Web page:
We had to evacuate our house on Saturday. Okay, it wasn’t quite as dramatic as it sounds. Our realtors wanted to stage the house and take some photos. And they wanted to do it ALONE. Apparently, they felt that we would get underfoot. And break their stuff. (Yes and yes.)
So, what do you do with a one-year-old and four-year-old when you have to be out of the house for the bulk of the day. In February. With a blizzard on the way . . .? The obvious: head to a children’s museum that is fifty miles away. Done and done.
We were a little bit late getting out of the house. But by around 9:15, we had all piled into the car. Along with about THIRTY-SEVEN bags. Ah, daytripping with children. Also known as short hauling half of the contents of your home to some kid-friendly destination and back.
Emma, our one-year-old, was dog tired. Poor little girl had been up since 4:45am. (WHY are we always waking her up so early?? Oh right . . .) For the first fifteen minutes of the trip, she demanded that I show her every single toy in the toy bag. And rejected each one. Satisfied with a job well done, she fell fast asleep.
Jacob, our four-year-old, did not. Instead, he spent the first half-an-hour singing his version of “Let It Go”. (Curse you “Frozen” sound track). “Let it GOOOOO. Let it GOOOOO. Don’t hold it in anymoooore”. Those are not exactly the lyrics. (Though Jacob insists they are.) So, I ask you: was he channeling a self-actualizing snow princess? Or a four-year-old who is about to have a potty accident? (You decide.)
After Jacob got tired of being Elsa, he started telling us about God. Jacob has all sorts of ideas about God now, thanks to a little boy in his preschool. (This is, of course, exactly how we hoped he would learn about God and all existential things.) Jacob loves to share this information. Particularly with me and his father. If you look at our faces during these discussions you would think he was talking about going skydiving. Or asking where babies come from. Because we inevitably have a stunned expression. And our mouths are moving but no sound is coming out. At least no intelligible sound. Jacob presses on cheerfully.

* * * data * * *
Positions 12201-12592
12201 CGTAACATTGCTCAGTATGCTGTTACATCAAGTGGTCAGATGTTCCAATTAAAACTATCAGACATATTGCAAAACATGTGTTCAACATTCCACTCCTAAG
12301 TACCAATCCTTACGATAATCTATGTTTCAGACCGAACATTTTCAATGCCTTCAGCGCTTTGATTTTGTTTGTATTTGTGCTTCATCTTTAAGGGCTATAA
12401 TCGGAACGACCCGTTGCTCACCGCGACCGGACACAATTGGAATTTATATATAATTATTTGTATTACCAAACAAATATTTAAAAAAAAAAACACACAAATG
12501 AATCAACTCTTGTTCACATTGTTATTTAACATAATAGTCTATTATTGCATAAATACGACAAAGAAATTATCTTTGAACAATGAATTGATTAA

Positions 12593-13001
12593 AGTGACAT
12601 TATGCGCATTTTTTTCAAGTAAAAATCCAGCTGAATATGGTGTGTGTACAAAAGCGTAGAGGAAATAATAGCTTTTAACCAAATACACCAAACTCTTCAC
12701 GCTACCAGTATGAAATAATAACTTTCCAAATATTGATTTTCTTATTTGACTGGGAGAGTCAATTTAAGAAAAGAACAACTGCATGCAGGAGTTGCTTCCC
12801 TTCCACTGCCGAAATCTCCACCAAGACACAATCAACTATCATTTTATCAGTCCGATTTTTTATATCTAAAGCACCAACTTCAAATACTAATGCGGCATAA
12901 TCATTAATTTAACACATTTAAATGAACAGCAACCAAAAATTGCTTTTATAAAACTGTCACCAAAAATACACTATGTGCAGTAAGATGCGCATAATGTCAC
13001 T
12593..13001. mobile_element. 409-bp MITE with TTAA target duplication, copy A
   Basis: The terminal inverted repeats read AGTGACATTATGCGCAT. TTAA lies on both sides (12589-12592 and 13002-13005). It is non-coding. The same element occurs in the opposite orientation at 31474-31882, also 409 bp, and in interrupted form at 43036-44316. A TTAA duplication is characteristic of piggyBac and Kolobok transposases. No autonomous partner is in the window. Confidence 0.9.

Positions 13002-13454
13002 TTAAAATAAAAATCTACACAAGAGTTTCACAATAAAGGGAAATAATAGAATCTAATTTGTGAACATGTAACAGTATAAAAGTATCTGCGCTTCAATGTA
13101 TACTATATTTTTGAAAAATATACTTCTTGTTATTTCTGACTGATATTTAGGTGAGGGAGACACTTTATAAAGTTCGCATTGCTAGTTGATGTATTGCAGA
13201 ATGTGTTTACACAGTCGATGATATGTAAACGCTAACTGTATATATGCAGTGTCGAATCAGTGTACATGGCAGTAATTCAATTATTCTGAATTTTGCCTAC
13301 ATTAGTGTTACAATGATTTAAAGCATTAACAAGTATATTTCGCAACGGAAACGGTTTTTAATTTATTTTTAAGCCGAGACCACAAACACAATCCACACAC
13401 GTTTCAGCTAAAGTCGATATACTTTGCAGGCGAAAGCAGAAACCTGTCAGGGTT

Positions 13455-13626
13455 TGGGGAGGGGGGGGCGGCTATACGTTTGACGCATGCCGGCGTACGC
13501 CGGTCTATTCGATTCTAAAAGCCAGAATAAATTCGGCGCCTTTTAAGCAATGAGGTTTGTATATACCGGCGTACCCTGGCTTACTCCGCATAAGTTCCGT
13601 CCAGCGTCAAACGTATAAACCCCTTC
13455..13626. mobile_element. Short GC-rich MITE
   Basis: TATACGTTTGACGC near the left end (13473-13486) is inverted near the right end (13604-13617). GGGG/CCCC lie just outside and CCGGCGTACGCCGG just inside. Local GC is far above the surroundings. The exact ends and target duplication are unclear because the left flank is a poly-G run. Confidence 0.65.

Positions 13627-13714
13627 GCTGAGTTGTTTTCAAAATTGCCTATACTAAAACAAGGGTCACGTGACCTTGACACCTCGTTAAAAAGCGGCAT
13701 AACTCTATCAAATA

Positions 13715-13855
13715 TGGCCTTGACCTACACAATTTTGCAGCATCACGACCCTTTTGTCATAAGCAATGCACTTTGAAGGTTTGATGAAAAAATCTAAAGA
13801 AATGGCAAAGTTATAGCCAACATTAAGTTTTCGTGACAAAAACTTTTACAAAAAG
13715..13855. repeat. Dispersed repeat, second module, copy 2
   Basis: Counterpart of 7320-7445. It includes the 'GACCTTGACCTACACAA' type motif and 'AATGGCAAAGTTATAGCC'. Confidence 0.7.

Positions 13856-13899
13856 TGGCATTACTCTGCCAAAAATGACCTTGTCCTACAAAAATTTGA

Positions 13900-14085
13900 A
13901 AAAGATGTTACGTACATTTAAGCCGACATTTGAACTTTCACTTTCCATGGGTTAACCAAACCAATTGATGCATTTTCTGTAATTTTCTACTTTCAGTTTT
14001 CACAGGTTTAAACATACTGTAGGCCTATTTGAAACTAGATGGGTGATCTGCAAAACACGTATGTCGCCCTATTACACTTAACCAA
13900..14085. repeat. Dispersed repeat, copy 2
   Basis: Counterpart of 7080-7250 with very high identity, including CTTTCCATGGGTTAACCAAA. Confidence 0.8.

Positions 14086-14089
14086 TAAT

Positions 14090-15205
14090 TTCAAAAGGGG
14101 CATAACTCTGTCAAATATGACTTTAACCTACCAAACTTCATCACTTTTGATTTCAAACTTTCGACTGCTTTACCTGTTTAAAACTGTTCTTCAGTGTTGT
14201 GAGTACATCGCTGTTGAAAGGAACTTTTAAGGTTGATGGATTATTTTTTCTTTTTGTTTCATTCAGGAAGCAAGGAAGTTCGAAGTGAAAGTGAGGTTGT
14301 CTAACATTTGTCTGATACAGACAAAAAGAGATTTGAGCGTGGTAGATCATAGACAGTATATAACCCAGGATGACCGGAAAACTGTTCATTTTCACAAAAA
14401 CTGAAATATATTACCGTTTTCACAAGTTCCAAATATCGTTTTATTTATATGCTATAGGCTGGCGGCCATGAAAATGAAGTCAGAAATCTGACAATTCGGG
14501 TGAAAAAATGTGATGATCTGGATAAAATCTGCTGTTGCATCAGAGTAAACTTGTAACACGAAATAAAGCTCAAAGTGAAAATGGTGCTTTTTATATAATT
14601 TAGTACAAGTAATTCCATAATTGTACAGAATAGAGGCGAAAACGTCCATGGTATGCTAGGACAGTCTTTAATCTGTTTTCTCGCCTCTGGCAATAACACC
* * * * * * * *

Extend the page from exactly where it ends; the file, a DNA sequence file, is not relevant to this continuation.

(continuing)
Jacob: I know that God makes the weather.
Me: Really? Who told you this?
Me: Well, Jacob, people have different ideas about where the weather comes from. Some people believe that God controls the weather. But others understand that there are weather systems . . .
What followed was rambling and incoherent. And, frankly, if I were a four and had to listen to it, I would have thrown my lot in with Richard. And the God thing. Suffice to say, I tried to offer a scientific perspective.
Jacob: Okay, but I know that God decides where to put the sun. There isn’t any sun out today, so I think God put it . . . in a forest somewhere!
Have I mentioned that my husband Dan is an atheist? I am not an atheist but I also don’t see God as a grand puppeteer. And I also believe in science. Anyway, this conversation happened when we were on our way to the Children’s Museum. For a day of fun. And making kid-sized bubbles in the bubble room. And playing in pretend airplanes. And exposing ourselves to the germs incubated by children in an entirely different city. All sorts of things you EXPECT from a day at the Children’s Museum. I hadn’t prepared for the crash course in preschool theology.
In any event, we have one other thing to thank Jacob’s little friend for. Apparently, Richard has been singing a song at preschool over and over and over again. And the song got stuck in Jacob’s head. And that is what Jacob sang for the remainder of the trip.
“Oh, you better watch out. You better not shout. You better not shout, I’m tellin’ you why. SAAAAANTA CLAUS is comin’ to town. SAAAANTA CLAUS is comin’ to town. He sees you when you’re sleeping. He knows when you’re awake. He knows if you’ve been good or bad so you better be good. Goodness sake!”